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Study finds link between work-life balance and effective leadership

Managers who disconnected from work at the end of the day were rated by their employees as more capable leaders

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A new study published in Journal of Applied Psychology has examined the link between the ability to disconnect from work at the end of the day and effective leadership.

Scientists from University of Florida, the University of Arizona and Florida State University surveyed managers from US businesses in 2019 and 2022.

They assessed the ability of leaders to disconnect from work when at home the night before. The following day they examined the manager’s level of energy and how strongly they identified as a leader.

The researchers also asked employees to rate their manager’s ability to lead teams.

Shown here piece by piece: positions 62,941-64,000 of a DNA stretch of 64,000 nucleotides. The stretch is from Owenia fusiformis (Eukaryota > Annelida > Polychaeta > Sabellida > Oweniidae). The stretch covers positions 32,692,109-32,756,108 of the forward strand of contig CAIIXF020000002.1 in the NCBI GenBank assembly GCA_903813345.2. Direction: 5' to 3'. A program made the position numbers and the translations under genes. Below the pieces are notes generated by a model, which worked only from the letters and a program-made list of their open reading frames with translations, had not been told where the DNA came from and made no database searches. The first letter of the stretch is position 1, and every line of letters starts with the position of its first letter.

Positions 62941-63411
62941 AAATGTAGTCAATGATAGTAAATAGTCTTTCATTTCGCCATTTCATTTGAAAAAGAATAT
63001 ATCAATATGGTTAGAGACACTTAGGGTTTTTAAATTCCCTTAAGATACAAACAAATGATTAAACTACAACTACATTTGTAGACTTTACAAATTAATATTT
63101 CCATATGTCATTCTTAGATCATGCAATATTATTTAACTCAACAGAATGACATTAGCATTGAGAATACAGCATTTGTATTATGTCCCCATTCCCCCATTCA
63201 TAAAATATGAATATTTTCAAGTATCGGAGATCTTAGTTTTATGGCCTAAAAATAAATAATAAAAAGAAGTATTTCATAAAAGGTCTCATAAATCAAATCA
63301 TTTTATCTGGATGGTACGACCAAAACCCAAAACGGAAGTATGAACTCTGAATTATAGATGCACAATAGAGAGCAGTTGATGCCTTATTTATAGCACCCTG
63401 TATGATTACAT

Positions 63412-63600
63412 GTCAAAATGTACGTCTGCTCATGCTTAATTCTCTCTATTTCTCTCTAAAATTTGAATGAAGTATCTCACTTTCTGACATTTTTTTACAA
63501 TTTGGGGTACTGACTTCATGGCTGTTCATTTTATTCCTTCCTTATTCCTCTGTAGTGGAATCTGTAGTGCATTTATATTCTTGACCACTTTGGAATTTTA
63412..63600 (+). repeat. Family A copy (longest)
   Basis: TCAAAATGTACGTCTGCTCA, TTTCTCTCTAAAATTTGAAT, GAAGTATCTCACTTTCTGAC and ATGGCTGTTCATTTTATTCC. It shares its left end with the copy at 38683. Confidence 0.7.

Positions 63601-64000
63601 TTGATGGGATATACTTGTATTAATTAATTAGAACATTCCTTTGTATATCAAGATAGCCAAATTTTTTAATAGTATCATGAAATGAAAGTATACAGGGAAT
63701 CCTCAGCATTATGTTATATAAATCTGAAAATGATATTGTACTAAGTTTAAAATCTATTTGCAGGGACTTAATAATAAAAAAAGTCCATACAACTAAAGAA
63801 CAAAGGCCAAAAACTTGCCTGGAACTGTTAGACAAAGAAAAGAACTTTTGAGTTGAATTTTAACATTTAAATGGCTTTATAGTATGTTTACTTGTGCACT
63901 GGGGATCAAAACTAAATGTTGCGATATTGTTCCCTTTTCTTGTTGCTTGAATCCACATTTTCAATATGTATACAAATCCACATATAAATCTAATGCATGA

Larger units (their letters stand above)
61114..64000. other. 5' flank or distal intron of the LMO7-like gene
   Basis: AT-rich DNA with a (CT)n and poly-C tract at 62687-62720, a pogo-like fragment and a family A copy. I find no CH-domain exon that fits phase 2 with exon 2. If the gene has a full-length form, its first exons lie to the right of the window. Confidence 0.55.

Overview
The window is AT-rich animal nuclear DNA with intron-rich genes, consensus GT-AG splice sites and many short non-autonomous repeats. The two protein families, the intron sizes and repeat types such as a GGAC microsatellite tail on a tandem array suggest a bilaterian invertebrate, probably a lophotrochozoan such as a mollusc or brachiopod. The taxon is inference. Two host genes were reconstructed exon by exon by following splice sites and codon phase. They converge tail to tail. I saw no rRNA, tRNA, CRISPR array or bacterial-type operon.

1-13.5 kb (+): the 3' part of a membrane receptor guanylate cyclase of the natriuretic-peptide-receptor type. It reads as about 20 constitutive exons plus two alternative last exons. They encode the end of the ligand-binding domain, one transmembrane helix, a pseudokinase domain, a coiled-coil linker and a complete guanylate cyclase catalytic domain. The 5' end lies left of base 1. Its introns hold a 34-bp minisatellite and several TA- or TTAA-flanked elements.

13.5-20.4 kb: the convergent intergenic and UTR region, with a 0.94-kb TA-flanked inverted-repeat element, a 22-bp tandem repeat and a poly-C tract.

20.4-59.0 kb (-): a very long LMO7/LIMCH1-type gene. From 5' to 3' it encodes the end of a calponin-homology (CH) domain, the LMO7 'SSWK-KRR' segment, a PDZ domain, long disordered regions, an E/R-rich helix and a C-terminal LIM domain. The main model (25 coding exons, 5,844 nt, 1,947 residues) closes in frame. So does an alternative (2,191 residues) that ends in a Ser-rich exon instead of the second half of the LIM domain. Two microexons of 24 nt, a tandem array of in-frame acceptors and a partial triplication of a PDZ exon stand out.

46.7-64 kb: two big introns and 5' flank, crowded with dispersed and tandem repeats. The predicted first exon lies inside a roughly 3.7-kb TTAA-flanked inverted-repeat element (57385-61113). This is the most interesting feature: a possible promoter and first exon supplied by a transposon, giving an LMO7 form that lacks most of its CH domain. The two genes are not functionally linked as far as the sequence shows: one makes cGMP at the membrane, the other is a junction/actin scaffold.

Professor Klodiana Lanaj, of the University of Florida’s Warrington College of Business, shared: “What we found is that on nights when leaders were able to completely turn off and not think about work, they were more energized the next day, and they felt better connected to their leadership role at work. On those same days, their followers reported that these leaders were more effective in motivating them and in guiding their work."

Lanaj highlighted that leaving work at work seemed particularly important for inexperienced leaders – who benefited most from recuperation time at home.

“Leaders have challenging jobs as they juggle their own role responsibilities with the needs of their followers, and they need to recover from the demands of the leadership role,” she said.